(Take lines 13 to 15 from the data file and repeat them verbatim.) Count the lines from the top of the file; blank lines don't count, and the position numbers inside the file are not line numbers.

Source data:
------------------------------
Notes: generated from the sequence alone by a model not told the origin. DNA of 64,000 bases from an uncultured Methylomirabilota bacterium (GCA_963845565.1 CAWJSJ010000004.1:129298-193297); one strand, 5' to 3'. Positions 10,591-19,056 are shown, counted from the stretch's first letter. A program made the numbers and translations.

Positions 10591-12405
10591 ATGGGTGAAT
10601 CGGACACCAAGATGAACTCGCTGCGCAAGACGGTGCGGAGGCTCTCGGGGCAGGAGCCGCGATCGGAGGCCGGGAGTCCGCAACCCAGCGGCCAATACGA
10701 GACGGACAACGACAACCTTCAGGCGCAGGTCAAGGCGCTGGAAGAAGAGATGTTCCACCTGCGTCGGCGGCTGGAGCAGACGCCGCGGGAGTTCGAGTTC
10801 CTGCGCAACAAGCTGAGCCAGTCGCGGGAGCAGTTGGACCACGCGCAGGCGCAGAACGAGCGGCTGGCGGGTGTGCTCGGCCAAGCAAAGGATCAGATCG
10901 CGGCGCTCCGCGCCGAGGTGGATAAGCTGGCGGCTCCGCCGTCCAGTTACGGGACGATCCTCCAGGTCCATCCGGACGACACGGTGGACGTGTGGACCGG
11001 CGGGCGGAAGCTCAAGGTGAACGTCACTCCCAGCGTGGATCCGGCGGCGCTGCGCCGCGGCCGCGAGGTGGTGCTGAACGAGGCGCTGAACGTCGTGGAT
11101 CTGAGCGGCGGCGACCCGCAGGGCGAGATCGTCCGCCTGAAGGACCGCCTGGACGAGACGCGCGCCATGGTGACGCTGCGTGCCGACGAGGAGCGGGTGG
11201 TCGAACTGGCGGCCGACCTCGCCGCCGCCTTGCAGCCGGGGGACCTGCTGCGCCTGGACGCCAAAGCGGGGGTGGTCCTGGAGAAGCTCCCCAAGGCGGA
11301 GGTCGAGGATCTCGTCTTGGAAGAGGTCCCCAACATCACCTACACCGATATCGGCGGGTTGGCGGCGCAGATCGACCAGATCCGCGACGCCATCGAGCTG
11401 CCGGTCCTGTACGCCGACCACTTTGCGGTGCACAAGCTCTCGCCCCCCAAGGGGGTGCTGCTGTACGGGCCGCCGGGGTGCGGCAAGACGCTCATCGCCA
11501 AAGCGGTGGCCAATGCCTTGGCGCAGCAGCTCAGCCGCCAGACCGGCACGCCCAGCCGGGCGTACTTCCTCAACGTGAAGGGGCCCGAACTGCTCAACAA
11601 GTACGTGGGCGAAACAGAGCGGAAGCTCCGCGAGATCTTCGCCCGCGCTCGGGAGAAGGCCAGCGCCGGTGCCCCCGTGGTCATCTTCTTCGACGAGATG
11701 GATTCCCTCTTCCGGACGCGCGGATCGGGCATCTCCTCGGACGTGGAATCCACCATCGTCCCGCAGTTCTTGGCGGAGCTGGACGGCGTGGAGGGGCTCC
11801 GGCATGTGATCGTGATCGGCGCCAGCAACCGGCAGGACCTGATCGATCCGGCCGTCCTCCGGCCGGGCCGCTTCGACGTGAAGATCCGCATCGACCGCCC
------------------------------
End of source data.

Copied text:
11501 AAGCGGTGGCCAATGCCTTGGCGCAGCAGCTCAGCCGCCAGACCGGCACGCCCAGCCGGGCGTACTTCCTCAACGTGAAGGGGCCCGAACTGCTCAACAA
11601 GTACGTGGGCGAAACAGAGCGGAAGCTCCGCGAGATCTTCGCCCGCGCTCGGGAGAAGGCCAGCGCCGGTGCCCCCGTGGTCATCTTCTTCGACGAGATG
11701 GATTCCCTCTTCCGGACGCGCGGATCGGGCATCTCCTCGGACGTGGAATCCACCATCGTCCCGCAGTTCTTGGCGGAGCTGGACGGCGTGGAGGGGCTCC